If you're an English teacher in China and have heard about plans to reduce the role of English in the all-important national college entrance examination, or gaokao, don't worry, be happy! Chinese people's affinity for the language isn't about to wane, if anything it'll become stronger.
As part of a nationwide drive to overhaul the gaokao system, Beijing said on Monday that starting 2016, the score of English would drop from 150 to 100 on its plan, while the total marks for Chinese would be raised from 150 to 180. Currently, gaokao weighs English, Chinese and math equally. Even before the Monday announcement, Jiangsu province had caused a national stir by reportedly mulling the idea of excluding English from the provincial-level college entrance exam.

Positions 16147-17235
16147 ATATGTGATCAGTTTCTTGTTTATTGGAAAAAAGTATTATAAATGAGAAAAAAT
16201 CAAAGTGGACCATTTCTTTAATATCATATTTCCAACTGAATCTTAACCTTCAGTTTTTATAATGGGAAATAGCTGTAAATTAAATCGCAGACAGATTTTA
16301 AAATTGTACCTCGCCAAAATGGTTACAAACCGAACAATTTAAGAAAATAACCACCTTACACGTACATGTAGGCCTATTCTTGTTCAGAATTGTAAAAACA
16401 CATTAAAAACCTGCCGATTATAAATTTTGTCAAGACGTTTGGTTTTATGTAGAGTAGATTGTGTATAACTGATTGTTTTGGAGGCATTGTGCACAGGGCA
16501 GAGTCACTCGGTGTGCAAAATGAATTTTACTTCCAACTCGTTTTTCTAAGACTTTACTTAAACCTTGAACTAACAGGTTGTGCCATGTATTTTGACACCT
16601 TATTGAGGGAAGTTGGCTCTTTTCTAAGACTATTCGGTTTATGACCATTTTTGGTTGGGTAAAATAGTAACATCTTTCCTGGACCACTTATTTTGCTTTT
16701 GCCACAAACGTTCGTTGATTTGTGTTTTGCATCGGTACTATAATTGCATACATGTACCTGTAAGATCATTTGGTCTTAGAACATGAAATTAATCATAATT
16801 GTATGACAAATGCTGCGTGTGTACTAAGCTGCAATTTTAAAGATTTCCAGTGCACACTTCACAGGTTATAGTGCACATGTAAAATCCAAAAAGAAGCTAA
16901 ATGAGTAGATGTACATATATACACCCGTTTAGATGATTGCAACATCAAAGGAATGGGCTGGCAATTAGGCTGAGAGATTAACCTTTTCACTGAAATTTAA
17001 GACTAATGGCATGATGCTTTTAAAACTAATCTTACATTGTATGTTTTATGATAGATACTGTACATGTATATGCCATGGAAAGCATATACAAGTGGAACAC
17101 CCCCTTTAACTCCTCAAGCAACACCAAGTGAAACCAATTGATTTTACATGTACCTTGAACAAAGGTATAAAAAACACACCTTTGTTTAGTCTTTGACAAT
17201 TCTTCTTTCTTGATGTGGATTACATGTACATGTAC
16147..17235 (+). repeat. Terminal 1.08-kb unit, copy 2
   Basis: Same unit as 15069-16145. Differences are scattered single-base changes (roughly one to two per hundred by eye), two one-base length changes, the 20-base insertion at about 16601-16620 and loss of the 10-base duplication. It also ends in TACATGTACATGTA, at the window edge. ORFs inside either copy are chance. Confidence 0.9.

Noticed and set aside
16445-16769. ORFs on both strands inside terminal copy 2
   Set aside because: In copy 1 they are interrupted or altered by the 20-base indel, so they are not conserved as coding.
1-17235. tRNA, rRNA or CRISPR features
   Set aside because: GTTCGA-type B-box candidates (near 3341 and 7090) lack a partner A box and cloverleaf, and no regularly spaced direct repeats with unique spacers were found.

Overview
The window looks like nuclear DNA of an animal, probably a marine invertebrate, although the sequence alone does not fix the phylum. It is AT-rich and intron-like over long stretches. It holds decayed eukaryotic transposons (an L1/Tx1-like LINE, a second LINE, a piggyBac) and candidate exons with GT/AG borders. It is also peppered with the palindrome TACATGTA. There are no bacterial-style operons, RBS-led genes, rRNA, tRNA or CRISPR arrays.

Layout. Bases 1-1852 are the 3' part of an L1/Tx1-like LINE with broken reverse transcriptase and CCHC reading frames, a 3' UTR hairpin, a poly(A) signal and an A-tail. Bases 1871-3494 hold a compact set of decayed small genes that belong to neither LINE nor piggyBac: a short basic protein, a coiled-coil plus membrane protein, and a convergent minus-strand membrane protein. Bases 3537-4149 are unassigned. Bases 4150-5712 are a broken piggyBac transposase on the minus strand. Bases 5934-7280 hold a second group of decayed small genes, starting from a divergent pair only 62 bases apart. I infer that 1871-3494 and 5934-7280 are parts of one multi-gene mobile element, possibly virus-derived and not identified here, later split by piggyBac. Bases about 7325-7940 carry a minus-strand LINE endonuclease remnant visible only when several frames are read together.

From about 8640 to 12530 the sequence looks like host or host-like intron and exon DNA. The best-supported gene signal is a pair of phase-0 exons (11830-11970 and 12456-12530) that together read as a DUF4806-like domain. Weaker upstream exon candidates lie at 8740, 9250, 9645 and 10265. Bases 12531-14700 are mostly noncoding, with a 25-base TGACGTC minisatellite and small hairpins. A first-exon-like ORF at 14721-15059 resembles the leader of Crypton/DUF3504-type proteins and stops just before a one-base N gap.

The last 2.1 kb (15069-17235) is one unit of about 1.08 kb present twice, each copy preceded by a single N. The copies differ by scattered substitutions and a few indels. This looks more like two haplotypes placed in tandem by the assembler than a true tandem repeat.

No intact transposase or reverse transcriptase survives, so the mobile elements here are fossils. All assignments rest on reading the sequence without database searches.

Sean McNally from Britain teaches Chinese children how to learn English through paintings. Many students in China have trouble learning English and using it in their daily lives. Meng Zhongde / for China Daily
I'll not read too much into such shifts, not even as the beginning of the end to a decades-long obsession with English, despite the fact that gaokao sets the direction for formal education across the country.
The reasons are simple. In any given year in the past few decades, hundreds of millions of Chinese students were learning English, driven by an instrumental motivation. Parents know English is the lingua franca of international business, which would offer opportunities for upward mobility and economic success if their children become fluent in it.
Cuts in the number of classes for English in schools may be a windfall for the many language tuition centers that have been thriving on parents' eagerness to give their children an early leg up and are estimated to have a combined yearly revenue of 200 million yuan ($32.89 million). They'll also encourage an earlier exodus of those who plan to renege on gaokao to private feeder schools of foreign universities.